Archive for October, 2009

What is an Alternative Compensation System?

Saturday, October 10th, 2009

There are actually a few different meanings for the term “alternative compensation system”. In general, it simply means that the author of a given work, or copyright holder of a given work, will receive payment or compensation through some means besides simply charging users for the license to use the content.

 

In a general sense, alternative compensation systems, or ACS, are used to refer to any scheme where the artist, him or her self, finds a way to make money on their work without actually charging their customers.

 

Some of these methods might include…

 

Banner Ads

 

For years now, print magazines have been making the majority of their revenue through advertisement, with subscription and sales fees really only covering the costs of production and distribution. Of course… this is taken to extremes by some magazines, like say, those make-up magazines where you won’t even read the table of contents until you’ve been through well over two hundred pages of advertisements.

 

Advertising has become an excellent way for web-comic artists to make a little money with their work, without having to charge membership fees and so on. By allowing advertisers to place ads on your comic’s site, for either a flat fee or a per-click compensation scheme, a web-comic artist can easily make a comfortable living while still providing free content.

 

Merchandising

 

Since you can put just about anything on a t-shirt or a coffee mug these days, and at very little cost to yourself, through online print-shops and similar services, many artists choose to distribute their work for free, online, and then to maintain a shop, selling t-shirts and other merchandise with the web-comic characters printed onto them, or in the case of internet culture phenomenon Homestar Runner, even selling toys and so on.

 

This is, technically, charging money for items, but it differs from traditional sources of author-income by the fact that the actual content, the web-comic or short stories or videos or whatever it may be, are offered for free, while the more dedicated fans can support their favourite online artist by sporting t-shirts and baseball caps and so on.

 

In Terms of Copyright Law

 

The more official definition of alternative compensation systems was first suggested as a response to the problem with software and media piracy. There were worries that artists would eventually see piracy put too large of a dent in their income.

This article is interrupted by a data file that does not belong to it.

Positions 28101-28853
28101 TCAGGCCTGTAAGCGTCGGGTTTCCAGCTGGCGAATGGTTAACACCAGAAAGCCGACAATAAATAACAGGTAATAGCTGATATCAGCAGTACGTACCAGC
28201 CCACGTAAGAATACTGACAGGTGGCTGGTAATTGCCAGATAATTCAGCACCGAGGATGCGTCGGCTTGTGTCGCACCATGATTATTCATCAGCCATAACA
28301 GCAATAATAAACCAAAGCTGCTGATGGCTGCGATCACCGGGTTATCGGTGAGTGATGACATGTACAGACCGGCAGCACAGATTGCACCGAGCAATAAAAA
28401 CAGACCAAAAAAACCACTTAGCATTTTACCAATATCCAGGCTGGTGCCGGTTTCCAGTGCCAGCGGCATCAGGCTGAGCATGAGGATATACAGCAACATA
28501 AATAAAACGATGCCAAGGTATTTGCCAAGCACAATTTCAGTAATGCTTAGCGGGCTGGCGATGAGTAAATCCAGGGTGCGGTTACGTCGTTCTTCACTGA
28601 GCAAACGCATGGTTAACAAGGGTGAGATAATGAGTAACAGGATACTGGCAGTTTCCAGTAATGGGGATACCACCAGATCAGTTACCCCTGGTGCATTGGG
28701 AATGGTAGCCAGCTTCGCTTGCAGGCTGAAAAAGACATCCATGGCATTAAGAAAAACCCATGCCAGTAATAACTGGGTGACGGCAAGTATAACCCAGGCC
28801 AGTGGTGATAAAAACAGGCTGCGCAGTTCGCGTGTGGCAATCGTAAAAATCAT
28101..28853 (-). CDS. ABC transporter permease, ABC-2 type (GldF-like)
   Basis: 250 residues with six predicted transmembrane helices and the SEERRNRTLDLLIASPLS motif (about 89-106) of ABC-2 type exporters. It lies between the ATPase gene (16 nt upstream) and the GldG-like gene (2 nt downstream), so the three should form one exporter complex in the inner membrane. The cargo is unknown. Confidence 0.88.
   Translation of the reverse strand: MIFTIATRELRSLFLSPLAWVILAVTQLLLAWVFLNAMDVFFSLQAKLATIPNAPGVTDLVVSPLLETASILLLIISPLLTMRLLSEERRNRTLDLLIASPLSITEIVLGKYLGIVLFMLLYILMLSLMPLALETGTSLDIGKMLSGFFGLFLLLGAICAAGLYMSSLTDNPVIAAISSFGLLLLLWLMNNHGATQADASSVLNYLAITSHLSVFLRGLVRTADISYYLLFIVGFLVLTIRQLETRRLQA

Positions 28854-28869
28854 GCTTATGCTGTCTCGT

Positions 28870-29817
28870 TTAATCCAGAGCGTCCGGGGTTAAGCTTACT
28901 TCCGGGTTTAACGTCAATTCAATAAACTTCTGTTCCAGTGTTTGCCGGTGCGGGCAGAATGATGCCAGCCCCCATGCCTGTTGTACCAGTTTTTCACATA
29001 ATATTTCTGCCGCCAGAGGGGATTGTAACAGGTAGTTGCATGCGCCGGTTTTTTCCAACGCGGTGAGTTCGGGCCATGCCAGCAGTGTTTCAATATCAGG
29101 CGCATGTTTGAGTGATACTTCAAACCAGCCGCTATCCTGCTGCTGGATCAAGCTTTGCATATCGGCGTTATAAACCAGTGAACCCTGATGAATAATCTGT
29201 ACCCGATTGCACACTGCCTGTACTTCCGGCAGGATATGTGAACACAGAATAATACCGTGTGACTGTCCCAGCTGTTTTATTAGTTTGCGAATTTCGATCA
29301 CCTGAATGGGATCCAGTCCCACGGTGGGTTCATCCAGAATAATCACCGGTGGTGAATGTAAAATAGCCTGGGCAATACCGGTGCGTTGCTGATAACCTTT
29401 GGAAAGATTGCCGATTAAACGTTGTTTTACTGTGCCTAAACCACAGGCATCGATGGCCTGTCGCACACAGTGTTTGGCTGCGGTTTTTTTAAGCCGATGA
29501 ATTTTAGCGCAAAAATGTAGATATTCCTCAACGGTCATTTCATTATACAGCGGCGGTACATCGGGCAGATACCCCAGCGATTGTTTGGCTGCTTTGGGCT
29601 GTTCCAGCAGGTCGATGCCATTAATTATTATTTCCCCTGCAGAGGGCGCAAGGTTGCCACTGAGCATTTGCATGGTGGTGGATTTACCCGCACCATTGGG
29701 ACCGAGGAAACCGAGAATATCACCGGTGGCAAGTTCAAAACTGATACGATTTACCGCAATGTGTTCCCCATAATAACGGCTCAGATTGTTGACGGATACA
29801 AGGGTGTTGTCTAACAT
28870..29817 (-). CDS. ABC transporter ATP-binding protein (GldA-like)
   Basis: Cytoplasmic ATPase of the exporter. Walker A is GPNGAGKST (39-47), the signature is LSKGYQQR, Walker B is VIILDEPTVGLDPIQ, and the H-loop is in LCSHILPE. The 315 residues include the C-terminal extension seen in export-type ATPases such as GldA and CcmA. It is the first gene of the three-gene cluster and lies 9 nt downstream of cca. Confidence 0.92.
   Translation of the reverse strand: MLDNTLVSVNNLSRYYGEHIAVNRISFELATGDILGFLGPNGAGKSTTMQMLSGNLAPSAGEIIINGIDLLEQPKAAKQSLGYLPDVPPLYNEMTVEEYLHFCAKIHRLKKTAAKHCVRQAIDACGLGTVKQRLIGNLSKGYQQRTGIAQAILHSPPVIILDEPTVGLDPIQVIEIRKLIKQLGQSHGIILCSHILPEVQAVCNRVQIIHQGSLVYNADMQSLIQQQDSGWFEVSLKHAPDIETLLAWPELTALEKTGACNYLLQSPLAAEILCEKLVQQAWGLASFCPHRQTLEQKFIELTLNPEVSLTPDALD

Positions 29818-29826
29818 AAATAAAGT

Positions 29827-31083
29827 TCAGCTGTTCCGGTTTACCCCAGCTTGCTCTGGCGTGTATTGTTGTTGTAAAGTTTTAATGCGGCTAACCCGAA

As we’ve seen, people keep pirating, but musicians and filmmakers still manage to make ends meet somehow, so, in the eyes of many, the want for initiating some legally defined ACS, is seen as somewhat outdated and naïve.

 

A number of proposals have been put forth for somehow collecting money to pay authors of software or media that becomes easily pirated. These have included…

 

Income Taxation

 

For obvious reasons, this one isn’t really taken seriously. Software and media piracy has never really put a big enough dent on anyone’s income to justify taking money from the public to pay wealthy artists what a number of unscrupulous peer-to-peer traders may or may not have stolen from them.

 

Blank CDs

 

Because many pirates use blank CDs and blank DVDs to store or sell pirated software and media, an extra fee for buying CDs and DVDs has been suggested by some. Again, this is seen as somewhat unfair. The vast majority of people buying blank CDs and DVDs are not using them to commit piracy. There’s really no justification for charging someone “piracy taxes” when they only wish to put some home videos on a DVD. Likewise, software and media pirates not willing to shell out for the actual CDs would probably not be willing to shell out for blank CDs which cost almost as much as the album that they plan on pirating and burning onto that blank CD.

 

The Real Problem

 

The real problem behind the idea of ACS is this… the idea would be to basically phase out the traditional consumer model for buying music and movies and other media. Basically, what we now think of as pirating would become the primary means of getting music, while the federal government takes money from you, whether you’re downloading music and movies or not.

 

Nobody with a lick of common sense needs to be told why that’s a bad idea. An art and entertainment industry regulated and controlled by the federal government doesn’t have anything to do with the American principles of a free market and freedom of speech.

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